In the wake of the severe quelling of the Uprising on Saint Elijah's Day and Transfiguration in Macedonia and the region of Edirne in 1903, the burning and ruination of hundreds of Bulgarian villages as well as the carnage of thousands of Bulgarians, the Great Powers imposed on the Ottoman Empire the so-called Murzteg Reforms Programme, slated to improve the administration and exert international control, so as to ease the plight of the Bulgarian population and defend the people from the ongoing reprisals and violence.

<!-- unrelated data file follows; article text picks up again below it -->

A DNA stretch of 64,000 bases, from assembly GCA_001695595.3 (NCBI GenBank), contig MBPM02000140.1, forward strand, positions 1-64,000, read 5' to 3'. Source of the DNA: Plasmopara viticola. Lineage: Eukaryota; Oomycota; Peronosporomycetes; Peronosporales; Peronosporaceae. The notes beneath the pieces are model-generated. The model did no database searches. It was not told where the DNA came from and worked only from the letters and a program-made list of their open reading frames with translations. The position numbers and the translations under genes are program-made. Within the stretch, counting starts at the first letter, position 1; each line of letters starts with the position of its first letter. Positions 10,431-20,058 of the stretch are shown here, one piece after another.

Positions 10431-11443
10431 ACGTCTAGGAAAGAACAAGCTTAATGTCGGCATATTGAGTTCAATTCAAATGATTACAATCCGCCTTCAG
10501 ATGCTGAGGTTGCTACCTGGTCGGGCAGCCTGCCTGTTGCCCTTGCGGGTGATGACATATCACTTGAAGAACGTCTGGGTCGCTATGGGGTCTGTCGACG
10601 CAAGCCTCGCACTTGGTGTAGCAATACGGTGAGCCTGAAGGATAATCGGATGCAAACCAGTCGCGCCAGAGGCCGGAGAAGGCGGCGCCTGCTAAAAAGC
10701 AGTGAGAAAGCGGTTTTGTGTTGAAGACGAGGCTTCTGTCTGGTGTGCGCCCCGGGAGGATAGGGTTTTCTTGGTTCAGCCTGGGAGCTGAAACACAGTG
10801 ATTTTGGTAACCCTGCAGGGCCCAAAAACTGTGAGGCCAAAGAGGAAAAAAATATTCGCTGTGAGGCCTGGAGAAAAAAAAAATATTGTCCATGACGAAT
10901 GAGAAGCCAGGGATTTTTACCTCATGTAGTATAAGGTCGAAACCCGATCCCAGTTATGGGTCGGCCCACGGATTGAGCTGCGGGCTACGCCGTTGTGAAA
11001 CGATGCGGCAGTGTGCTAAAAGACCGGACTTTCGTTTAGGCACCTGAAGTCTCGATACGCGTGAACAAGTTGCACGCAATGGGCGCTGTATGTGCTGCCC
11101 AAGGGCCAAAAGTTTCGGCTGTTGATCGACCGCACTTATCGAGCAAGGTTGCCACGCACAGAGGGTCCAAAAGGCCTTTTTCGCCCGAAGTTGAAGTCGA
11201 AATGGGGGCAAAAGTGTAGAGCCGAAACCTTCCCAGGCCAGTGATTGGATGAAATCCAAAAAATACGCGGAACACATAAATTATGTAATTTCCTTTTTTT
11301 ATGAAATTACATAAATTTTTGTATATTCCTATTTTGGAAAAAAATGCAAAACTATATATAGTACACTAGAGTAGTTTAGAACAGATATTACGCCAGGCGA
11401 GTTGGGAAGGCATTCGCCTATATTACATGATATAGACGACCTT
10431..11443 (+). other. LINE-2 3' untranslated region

The countries believed to be most interested in the Balkan issues, i.e. Austro-Hungary and Russia, undertook to draw up the reforms. The two countries agreed upon maintaining the status quo in the region as early as 1897. Under the Murzteg Reforms Programme, devised by the foreign ministers of Austro-Hungary and Russia, Count Coluchowski and Count Lamsdorf respectively, two civil agents, an Austrian and a Russian, were designated to be accredited to the Inspector-General of the three Macedonian vilayets Hussein Hilmi Pasha, appointed by the Sultan. Those three, along with their aides, were supposed to take care of abolishing violence and abuses, establishing law and order and implementing the stipulated measures for assisting the violence-stricken population, protecting it from further atrocities. On September 24, 1903 the Sultan, after protesting on more than one occasion, acceded to the Reforms Programme submitted by Austro-Hungary and Russia; in the spring of 1904 the reforms in Macedonia started being put into effect.